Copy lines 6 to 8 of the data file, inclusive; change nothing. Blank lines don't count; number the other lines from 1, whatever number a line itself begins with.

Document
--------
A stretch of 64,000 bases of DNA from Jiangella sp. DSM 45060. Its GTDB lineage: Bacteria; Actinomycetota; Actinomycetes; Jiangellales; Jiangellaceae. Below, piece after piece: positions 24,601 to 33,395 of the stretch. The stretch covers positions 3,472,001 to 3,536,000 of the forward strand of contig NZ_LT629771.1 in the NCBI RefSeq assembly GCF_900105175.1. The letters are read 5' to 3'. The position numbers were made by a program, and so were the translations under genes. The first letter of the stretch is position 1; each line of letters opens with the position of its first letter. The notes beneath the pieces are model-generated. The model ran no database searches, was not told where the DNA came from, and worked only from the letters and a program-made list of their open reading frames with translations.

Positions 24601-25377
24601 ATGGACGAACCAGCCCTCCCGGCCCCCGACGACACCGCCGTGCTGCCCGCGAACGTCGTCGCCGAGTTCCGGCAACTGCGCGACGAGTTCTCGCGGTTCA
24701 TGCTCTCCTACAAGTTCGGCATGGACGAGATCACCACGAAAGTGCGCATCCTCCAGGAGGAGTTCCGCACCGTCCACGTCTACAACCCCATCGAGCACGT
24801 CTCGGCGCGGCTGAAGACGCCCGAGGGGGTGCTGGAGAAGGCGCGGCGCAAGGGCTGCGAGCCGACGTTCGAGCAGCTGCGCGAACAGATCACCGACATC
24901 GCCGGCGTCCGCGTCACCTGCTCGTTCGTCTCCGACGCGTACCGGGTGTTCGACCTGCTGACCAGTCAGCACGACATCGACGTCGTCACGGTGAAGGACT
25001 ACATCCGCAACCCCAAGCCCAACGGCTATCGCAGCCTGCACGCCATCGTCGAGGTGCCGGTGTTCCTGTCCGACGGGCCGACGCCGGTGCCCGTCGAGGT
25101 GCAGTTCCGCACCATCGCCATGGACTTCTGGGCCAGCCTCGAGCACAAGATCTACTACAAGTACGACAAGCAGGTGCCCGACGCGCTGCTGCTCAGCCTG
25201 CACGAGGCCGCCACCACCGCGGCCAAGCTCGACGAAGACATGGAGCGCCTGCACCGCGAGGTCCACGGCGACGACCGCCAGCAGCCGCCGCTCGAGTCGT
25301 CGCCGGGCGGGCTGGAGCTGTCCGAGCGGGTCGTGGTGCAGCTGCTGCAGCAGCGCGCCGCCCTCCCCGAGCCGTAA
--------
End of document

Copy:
24901 GCCGGCGTCCGCGTCACCTGCTCGTTCGTCTCCGACGCGTACCGGGTGTTCGACCTGCTGACCAGTCAGCACGACATCGACGTCGTCACGGTGAAGGACT
25001 ACATCCGCAACCCCAAGCCCAACGGCTATCGCAGCCTGCACGCCATCGTCGAGGTGCCGGTGTTCCTGTCCGACGGGCCGACGCCGGTGCCCGTCGAGGT
25101 GCAGTTCCGCACCATCGCCATGGACTTCTGGGCCAGCCTCGAGCACAAGATCTACTACAAGTACGACAAGCAGGTGCCCGACGCGCTGCTGCTCAGCCTG